Today, baseball isn’t widely played. MLB estimates there are approximately 13,500 players participating on baseball teams in a country with a population of 1.3 billion. Most adults are unfamiliar with the rules. Children are more likely to pick up basketball or to play soccer. China’s government maintains a strong focus on sport as an expression of nationalism. Its focus is international competition — the World Cup and the Olympics, for example. Until baseball is reinstated as an Olympic sport, it will face challenges in China.
MLB has made strides in introducing baseball to the Chinese public. MLB’s Play Ball! program has become a part of the sports program in 130 middle schools throughout China. MLB trains physical education teachers. It also provides baseball equipment and uniforms for young players who become players and fans.
The best athletes can graduate from Play Ball! to the development centers. MLB opened the first development center in Wuxi in 2007. Now, at three development centers, nearly 90 players are training with MLB instructors.
The Wuxi Development Center is located in a densely populated neighborhood with narrow streets and small apartments. Players are recruited at age 12 or 13. MLB offers scholarships to attend the private high school affiliated with the Wuxi Development Center. Players leave their families and move there to become students and baseball players. They attend school in the morning and play baseball in the afternoons.
Parents give up their children in the hope that the education they receive will help prepare them for a better life. Some dream of their child going off to the U.S. to play baseball in college. (So far, DC graduates have not played college baseball.)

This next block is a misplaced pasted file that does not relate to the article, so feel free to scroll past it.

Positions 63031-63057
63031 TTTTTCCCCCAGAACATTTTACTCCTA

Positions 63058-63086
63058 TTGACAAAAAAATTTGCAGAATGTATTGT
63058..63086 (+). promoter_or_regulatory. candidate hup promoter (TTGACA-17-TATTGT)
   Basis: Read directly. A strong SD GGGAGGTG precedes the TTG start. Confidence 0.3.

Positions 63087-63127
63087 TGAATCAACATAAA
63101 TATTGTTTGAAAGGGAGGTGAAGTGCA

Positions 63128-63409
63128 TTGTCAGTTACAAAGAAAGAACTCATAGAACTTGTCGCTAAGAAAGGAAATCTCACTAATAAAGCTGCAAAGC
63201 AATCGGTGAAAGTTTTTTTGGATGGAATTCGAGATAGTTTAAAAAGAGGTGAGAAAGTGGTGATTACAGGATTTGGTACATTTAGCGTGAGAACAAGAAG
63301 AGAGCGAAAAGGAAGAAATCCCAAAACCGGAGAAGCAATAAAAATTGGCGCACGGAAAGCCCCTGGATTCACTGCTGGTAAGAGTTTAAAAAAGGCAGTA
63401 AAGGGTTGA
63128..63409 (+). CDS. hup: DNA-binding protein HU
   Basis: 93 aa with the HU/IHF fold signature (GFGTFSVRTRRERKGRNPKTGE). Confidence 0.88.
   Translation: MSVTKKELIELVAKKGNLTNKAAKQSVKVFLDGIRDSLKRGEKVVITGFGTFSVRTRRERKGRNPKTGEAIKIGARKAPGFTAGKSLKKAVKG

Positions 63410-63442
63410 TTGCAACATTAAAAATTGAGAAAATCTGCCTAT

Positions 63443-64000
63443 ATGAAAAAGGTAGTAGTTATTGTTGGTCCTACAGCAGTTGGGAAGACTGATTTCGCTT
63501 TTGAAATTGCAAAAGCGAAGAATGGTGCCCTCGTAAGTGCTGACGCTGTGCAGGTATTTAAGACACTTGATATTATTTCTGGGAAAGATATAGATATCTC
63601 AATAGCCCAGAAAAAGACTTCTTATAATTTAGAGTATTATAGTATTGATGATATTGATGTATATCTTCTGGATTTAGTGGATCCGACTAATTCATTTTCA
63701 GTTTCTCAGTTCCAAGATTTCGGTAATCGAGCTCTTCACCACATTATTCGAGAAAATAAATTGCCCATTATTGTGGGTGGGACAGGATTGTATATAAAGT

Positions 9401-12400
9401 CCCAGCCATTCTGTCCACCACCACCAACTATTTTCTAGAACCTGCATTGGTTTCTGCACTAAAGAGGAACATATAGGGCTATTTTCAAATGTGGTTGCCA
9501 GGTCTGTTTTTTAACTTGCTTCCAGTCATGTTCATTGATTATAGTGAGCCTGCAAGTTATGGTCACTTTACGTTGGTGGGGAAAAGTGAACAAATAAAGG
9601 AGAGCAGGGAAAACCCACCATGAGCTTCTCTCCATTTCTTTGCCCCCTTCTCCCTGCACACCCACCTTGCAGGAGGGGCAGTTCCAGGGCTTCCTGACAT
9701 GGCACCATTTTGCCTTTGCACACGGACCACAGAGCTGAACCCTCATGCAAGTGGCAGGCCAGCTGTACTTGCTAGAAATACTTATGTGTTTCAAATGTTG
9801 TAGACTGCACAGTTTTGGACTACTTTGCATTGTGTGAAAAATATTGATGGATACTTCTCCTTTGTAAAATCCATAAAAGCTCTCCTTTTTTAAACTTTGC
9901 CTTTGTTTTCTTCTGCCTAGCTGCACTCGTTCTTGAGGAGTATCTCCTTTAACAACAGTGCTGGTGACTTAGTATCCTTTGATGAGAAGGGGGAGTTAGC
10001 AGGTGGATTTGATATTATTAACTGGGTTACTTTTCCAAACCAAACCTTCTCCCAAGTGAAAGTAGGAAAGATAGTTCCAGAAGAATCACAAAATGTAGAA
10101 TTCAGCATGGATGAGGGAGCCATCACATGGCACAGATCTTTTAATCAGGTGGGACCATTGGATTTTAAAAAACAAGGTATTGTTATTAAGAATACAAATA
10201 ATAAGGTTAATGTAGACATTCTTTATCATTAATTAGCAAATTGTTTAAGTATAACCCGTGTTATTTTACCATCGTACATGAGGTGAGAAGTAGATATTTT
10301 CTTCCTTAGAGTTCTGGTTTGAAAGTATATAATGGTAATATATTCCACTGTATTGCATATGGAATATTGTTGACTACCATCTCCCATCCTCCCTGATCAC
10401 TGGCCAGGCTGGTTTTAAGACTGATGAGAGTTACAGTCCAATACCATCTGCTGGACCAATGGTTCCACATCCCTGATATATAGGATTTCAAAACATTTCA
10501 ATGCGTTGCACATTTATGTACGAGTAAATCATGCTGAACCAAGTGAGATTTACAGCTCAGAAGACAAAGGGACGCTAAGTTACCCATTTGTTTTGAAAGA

At Changzhou, we sat in the stands and watched a well-played intrasquad game. We met “Randy,” a lanky, left-handed pitcher whose American baseball hero is Randy Johnson. He was 6-foot-1 and just 14 years old. Randy’s mother was a star volleyball player for the Chinese national team. His father threw the javelin.
Randy had little experience playing baseball when he was discovered by MLB China’s No. 1 talent scout and manager of development center operations, Simon Huang. Randy was a fine athlete and has picked up the sport quickly.
The pressure to deliver a major leaguer from China is evident at the development centers. Each year, MLB’s investment in player development rises. Club owners wait for a return.
According to one report, 15 major league clubs have sent scouts to China this year. The Baltimore Orioles recently signed Wuxi DC player Gui Yuan “Itchy” Xu to a 2016 minor league contract. He could become the first Chinese player to play pro baseball in the U.S. — maybe MLB’s Yao Ming. Bill Thomas, development center director in Changzhou, looked out at the players on the field and said, “If that first [pro prospect] is not here today, he’ll be here tomorrow.”
That was a lesson in sport globalization in real time.
Mark Hyman (firstname.lastname@example.org) is assistant teaching professor of management at George Washington University in Washington, D.C.